Alabama Track and Field Wants to Tap into Potential Even More
TUSCALOOSA, Ala. — If there was one race that typified how the Alabama track season went last year, it was the women’s 4x400-meter relay at the NCAA Outdoor Track and Field Championships in June.
Alabama knew it had a strong team, both for the event and meet, only on the backstretch of the third leg there was the kind of pileup that one would be more likely to see at Talladega Superspeedway. It caused Mauricia Prieto to come to almost a complete stop, swerving to avoid a stumbling runner just in front of her.
She, along with Takyera Roberson, Katie Funcheon and Natassha McDonald, still managed to finish fifth – which under the circumstances was pretty remarkable. Yet it was still disappointing.
“Oh my gosh,” said Roberson, who simply goes by “T” among friends. “We ran 3:27 at nationals and we could have run 3:25 if it wasn’t for a little incident.
“But the 4x400, it’s a senior group, all of us are seniors – me, Katie, Natassha, D’Jai Baker – well, Tamara Clark is a junior, but the group that we had last year is all coming back except for Mauricia Prieto. We all just feel like this is the year.”
The sentiment is similar throughout both the Crimson Tide men’s and women’s teams, and with good reason.
The men took 10 at the same meet, while the women’s placed seventh. It marked the first time since 1986 that both Alabama teams finished in the top 10 at the NCAA Outdoor Championships in the same year.
It followed similar showing at the NCAA Indoor Championships, where the women were seventh and the men eighth.
At the SEC championships, the men and women both came in fifth at the outdoor meet, but they were third and fourth, respectively, at the indoors. It was the first time Alabama placed in the top four together since 1986.
"A lot of things didn't go our way,” Waters said at the end of last season. “There were a lot of things we had to overcome.”
Despite that, Alabama and Florida were the only two schools to finish in the top-10 at both the indoors and outdoors with both the men and the women in 2018-19.
It also came on the heels of the Alabama men receiving the 2018 Program of the Year Award, presented annually to the cross country and track & field program with the best combined finishes at the three major NCAA meets. The Crimson Tide earned the honor following its fifth-place finish at the NCAA outdoor meet, a ninth-place showing at the indoor championships and a 14th-place result at the NCAA Cross Country Championships.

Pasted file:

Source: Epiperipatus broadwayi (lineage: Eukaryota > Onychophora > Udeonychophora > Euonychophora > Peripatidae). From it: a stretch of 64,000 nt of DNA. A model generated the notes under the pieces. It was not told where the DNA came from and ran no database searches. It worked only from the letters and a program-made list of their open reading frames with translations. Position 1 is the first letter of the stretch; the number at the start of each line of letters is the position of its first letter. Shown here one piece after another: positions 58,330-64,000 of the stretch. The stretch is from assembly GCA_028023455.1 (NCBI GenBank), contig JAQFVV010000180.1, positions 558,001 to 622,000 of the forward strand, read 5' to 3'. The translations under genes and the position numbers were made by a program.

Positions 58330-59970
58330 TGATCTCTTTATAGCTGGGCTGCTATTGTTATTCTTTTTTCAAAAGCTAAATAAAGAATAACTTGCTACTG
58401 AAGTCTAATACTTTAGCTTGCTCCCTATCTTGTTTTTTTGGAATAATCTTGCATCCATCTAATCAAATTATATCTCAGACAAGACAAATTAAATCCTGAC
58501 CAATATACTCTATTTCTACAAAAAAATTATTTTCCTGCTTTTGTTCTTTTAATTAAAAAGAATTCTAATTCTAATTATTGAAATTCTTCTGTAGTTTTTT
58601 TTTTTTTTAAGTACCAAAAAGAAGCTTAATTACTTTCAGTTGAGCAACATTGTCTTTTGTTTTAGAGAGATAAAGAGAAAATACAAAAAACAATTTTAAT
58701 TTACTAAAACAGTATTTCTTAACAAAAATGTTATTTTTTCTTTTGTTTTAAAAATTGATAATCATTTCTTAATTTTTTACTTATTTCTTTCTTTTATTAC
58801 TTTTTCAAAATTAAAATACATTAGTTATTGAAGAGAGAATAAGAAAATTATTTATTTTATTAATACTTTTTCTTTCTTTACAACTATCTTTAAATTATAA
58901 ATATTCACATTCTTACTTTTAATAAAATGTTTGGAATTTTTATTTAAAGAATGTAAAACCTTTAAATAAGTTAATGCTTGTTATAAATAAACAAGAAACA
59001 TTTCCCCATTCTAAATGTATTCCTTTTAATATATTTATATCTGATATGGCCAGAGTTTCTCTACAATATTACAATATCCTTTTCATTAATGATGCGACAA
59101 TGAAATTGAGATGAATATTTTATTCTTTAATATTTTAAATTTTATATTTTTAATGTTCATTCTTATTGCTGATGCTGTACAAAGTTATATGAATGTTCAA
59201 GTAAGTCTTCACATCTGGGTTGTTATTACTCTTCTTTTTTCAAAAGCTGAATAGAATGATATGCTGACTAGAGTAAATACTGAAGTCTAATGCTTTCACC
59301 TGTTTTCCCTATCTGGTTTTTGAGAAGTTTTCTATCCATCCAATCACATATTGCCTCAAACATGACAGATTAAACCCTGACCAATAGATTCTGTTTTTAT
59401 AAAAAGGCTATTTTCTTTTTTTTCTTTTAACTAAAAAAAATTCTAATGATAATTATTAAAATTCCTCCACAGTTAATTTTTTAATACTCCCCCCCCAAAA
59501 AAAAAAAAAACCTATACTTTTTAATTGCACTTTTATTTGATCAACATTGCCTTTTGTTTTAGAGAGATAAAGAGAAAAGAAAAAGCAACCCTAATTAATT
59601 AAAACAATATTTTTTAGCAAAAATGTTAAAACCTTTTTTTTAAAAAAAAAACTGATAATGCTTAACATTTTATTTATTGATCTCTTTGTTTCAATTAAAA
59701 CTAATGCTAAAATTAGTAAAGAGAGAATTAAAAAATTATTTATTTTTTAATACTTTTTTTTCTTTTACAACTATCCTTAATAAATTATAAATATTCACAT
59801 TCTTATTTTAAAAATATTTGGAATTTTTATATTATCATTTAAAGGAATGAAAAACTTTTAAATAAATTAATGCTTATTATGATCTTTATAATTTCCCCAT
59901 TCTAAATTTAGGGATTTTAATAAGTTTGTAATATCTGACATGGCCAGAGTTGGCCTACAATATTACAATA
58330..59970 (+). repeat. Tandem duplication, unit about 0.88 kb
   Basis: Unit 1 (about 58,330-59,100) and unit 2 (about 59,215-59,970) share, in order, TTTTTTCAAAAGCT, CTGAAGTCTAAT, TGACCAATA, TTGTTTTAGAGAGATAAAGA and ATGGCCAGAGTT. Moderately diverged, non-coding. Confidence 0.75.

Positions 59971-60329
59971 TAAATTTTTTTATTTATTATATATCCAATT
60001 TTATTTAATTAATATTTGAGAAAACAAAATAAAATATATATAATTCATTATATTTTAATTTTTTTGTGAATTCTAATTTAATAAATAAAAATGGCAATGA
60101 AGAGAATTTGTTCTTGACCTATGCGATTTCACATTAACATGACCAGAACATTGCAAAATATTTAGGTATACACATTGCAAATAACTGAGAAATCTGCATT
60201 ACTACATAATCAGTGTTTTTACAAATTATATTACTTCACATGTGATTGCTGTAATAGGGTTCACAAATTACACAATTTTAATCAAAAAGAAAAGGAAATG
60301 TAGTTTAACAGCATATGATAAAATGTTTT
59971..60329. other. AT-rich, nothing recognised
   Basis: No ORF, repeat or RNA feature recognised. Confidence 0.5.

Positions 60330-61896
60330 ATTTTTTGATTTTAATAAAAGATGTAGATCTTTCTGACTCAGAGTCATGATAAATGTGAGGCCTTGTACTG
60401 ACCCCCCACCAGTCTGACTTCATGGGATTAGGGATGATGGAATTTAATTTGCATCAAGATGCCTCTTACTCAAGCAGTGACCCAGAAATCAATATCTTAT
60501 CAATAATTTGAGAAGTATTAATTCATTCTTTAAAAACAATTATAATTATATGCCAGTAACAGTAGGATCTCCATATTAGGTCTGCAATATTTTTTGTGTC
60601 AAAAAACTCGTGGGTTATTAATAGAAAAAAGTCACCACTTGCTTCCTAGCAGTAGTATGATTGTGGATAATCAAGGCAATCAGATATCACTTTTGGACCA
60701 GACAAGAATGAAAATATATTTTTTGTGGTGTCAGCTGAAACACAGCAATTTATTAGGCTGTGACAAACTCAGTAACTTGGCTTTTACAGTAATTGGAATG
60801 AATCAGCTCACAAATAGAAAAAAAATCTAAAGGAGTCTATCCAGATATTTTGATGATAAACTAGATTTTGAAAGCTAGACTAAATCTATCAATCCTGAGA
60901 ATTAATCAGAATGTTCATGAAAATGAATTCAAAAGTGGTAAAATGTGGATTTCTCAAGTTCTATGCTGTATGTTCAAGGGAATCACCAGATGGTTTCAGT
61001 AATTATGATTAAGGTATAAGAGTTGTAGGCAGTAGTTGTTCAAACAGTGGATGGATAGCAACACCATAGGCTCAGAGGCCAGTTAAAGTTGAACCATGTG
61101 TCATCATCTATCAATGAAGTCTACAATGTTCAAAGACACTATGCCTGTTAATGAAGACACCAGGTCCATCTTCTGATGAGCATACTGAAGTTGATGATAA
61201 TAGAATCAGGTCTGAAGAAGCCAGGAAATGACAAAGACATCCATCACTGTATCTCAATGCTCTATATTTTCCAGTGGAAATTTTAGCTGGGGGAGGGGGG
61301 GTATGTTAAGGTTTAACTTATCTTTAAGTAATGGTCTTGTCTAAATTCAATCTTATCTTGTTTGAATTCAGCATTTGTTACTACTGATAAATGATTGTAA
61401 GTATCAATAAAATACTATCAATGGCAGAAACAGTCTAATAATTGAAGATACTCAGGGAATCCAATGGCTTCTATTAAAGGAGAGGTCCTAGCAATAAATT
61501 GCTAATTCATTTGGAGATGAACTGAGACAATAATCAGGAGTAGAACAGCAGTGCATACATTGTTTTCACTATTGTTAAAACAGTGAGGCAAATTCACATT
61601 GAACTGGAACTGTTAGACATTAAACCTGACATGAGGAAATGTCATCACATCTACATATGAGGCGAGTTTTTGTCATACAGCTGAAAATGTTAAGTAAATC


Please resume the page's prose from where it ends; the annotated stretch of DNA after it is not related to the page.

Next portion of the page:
In addition to program, momentum. another strong cause for optimism stems from how Alabama has developed a strong ability to score points in nearly every event. While some schools are known for certain aspects of their track-and-field teams, whether it be sprints, relays or whatever, having balance and depth has always been a priority for Waters – even though he came up the coaching ranks primarily known for his distance runners.
“It’s interesting this year that we have a transfer from Northern Arizona who came our team,” he said. “That’s one of our biggest rivals, one of the teams that we always have to beat. Getting to hear what they think about Alabama, and what we think about Northern Arizona was an interesting conversation to have. They have a great tradition and they get to train in altitude.”
Obviously, the more points that can be scored in various events, the better the opportunity to move up the standings.
But it also helps create more of a team feel when at its core track is primarily a bunch of individual events. Like with swimming, building camaraderie is anything but a given.
“I feel like the culture is very close-knit, that we’re all coming together,” junior pole vaulter Jake Spotswood said. “Everyone’s caring about one another, we’re all on the track at the same times. People are caring what’s going on in other events. I feel like it’s kind of coming together and that it will definitely help us during the championships.
“Everybody kind of has their part. Everybody should be reaching out to their teammates, seeing how they’re doing. Because when it comes down to the time to compete for your team, you’re going to have more personality to match it to. So I’m competing for these teammates, the guys I train next to every day. When you get closer, you have more support.”
Last season, the Crimson Tide closed out the academic year with 31 All-American honors, including 13 first-team distinctions for the women and four for the men. That ranked sixth in the nation for combined All-Americans, helping confirm Alabama as a destination program in the sport.
Many of those All-Americans are back for this season like sophomore Nickolette Dunbar (shot put), junior Esther Gitahi (5,000 meters), junior Abigail Kwarteng (high jump), and sophomore Samantha Zelden in javelin.
The list for the men includes freshman Chago Basso (shot put) and junior Robert Dunning (110-meter hurdles and 400-meter hurdles).
At the USATF Championships in Des Moines, Iowa, sophomore Bobby Colantonio Jr. took ninth in the hammer throw (225-0, 68.59m), and Dunning was ninth in the semifinals of the 110-meter hurdles (13.67).
“I believe we’re better,” Spotswood said. “We won indoors my freshman year, and 2018 SECs, and I think we have a better team this year.”
That goes for both the men and women.
The indoor season begins Jan. 10 with the Blazer Invitational at UAB.
“Of course over the years we’ve had hunger and drive, but we got a really nice taste of [success] last year when we placed fifth at nationals on both of our relays,” Roberson said. “But I feel like now, since we know, we’re already known our potential but since we started to tap into that potential we’re digging really hard and really trying to get further and further to that goal.
“We want more.”
This is the final story in a "What's Next" series on Alabama's winter and spring sports that appeared on BamaCentral this week.